May 30, 2011
Djibouti Port’s Authority (PAID) is said to have requested an annulment of the 20-year management contract it has with DPWorld. The first notice that was sent to DPWorld indicates that the contract will be terminated by May 2011, but following discussions with the two parties, the date has been extended to June 1st, according to sources. Sources also say that the two parties are actively discussing the notice currently. As of now, it is not still clear how or when the separation will be conducted.
A ministerial visit to Dubai has been scheduled to discuss the modality of the divorce, according to sources who say that there may be a possible extension of the date set by the Authority.
Meanwhile, business has been continuing as usual, and this has not had any immediate effect on the services the Port of Djibouti is giving to its clients.
Why the PAID wishes to end the contract is not clear, but many say that the Authority may be unhappy with the promises that it felt were not fully delivered by DPWorld.
In June 2000, the government of Djibouti and DPWorld signed a 20 year contract to manage the Port of Djibouti facilities, which was later extended. During that period of cooperation, the initiative of a new port construction emerged in November 2006, and since then the cooperation has evolved into a venture that led to the realization of Doraleh Port that will also be managed by DPWorld.
The new Doraleh Port includes a container and an oil terminal. This is a USD 450 million venture where the government of Djibouti owns two thirds and DPWorld one third. During this period of cooperation, other ventures such as the magnificent five-star Kempinski Hotel have been created by another subsidiary of Dubai World, Nakheel Hotels.
It is in this period that President Ismail Omar Guelleh was once quoted as saying “Since our partnership with Dubai our country has become open. We see people coming to invest in banking, insurance and free zone companies.”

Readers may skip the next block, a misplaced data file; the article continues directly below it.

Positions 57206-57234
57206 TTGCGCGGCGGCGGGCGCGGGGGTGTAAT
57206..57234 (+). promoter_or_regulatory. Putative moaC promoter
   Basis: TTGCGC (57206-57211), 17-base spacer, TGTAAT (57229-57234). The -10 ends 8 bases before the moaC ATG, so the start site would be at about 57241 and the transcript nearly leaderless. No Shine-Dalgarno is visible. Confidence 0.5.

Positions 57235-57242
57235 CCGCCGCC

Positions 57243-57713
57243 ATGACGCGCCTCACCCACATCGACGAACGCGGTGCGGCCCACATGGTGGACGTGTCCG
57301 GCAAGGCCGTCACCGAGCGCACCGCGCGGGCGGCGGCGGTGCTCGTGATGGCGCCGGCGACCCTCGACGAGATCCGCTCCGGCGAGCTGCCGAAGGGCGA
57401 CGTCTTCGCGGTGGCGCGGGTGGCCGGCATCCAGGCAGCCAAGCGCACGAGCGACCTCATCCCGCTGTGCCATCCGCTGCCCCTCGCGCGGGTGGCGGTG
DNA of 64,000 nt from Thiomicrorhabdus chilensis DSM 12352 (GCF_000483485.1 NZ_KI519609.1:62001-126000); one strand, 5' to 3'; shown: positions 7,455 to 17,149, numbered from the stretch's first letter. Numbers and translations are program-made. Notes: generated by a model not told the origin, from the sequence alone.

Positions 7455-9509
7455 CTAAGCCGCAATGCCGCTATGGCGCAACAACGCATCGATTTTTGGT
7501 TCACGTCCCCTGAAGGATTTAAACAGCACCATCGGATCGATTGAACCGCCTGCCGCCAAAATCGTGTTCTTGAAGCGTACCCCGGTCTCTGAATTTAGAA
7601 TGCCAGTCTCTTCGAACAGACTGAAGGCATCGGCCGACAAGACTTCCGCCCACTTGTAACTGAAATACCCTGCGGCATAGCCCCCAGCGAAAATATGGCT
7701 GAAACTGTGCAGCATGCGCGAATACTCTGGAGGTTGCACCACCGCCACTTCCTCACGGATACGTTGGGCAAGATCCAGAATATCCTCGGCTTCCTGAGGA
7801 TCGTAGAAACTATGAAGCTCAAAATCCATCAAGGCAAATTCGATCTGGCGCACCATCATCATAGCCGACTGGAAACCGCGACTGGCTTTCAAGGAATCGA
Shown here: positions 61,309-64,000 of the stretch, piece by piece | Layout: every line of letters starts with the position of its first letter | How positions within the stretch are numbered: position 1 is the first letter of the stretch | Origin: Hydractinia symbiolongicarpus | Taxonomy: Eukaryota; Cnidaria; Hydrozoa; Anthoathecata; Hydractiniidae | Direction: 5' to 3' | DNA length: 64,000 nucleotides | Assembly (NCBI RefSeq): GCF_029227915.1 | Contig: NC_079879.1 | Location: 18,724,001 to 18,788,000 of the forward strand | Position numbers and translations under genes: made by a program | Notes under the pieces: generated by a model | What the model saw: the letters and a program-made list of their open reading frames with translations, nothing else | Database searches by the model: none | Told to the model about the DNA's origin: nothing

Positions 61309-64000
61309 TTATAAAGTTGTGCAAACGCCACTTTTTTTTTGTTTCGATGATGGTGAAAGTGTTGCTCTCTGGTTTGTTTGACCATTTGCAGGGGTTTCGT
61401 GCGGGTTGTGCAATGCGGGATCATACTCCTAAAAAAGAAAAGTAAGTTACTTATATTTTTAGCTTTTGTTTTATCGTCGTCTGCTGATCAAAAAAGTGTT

The Doraleh Container Terminal has now doubled its services growing from a mere 400,000 TEUs in October last year to 800,000 TEUs per annum today. Doraleh terminal has a capacity to handle 1.2 million TEU (twenty foot equivalent container units) annually, the largest and most modern container terminal in East Africa.
At his inaugural ceremony held on May 8th, Djiboutian President Ismail Omar Guelleh pledged in his speech to focus on developing workers’ skills during what he said will be his final term, aiming to transform one of Africa’s smallest countries into a Red Sea hub.
“We will opt for targeted training, tailored for the real needs of our economy both nationally and regionally. Our aim is to eventually make Djibouti a regional business platform, combining logistics, industry and finance.”
Djibouti relies on services related to its strategic location on the Red Sea as being one of the world’s busiest shipping lanes; the nation’s port provides the best access to the sea for Ethiopia, Africa’s second-most populous nation.
Djibouti’s economy has grown at an average of five percent annually over the past five years, the International Monetary Fund says. “The expansion has been spurred by projects including a new container terminal built by DP World Ltd, the government, and Nakheel PJSC’s construction of a five-star hotel, Kempinski, which has boosted tourism,” states the IMF. Growth is expected to be 4.8 percent this year and 5.7 percent in 2012, according to the IMF’s statement.
Since 1998, the port handles 100% of Ethiopia’s maritime traffic, which moves to and from Addis Ababa mostly by truck. To accommodate this important business, PAID has made an additional 20 hectares of dry yard area available.
DP World is the world’s third largest container terminal operator, which operates 49 container terminals in 28 countries including the Middle East, Asia, Africa, Europe, Australia, and Latin America and is seen as one of the more profitable units of Dubai World, its parent company.
In the first quarter of 2011, DP World’s gross volume grew by 12 percent year on year to 12.6 million TEU’s across its 49 operational terminals.
Today, Djibouti is emerging as one of the most important gateways for trade to the African continent, offering excellent port facilities for import, export, trans-shipment, and onward connections by road, rail, and air. The port of Djibouti is ideally located to serve the COMESA market, linking 19 countries and 380 million people.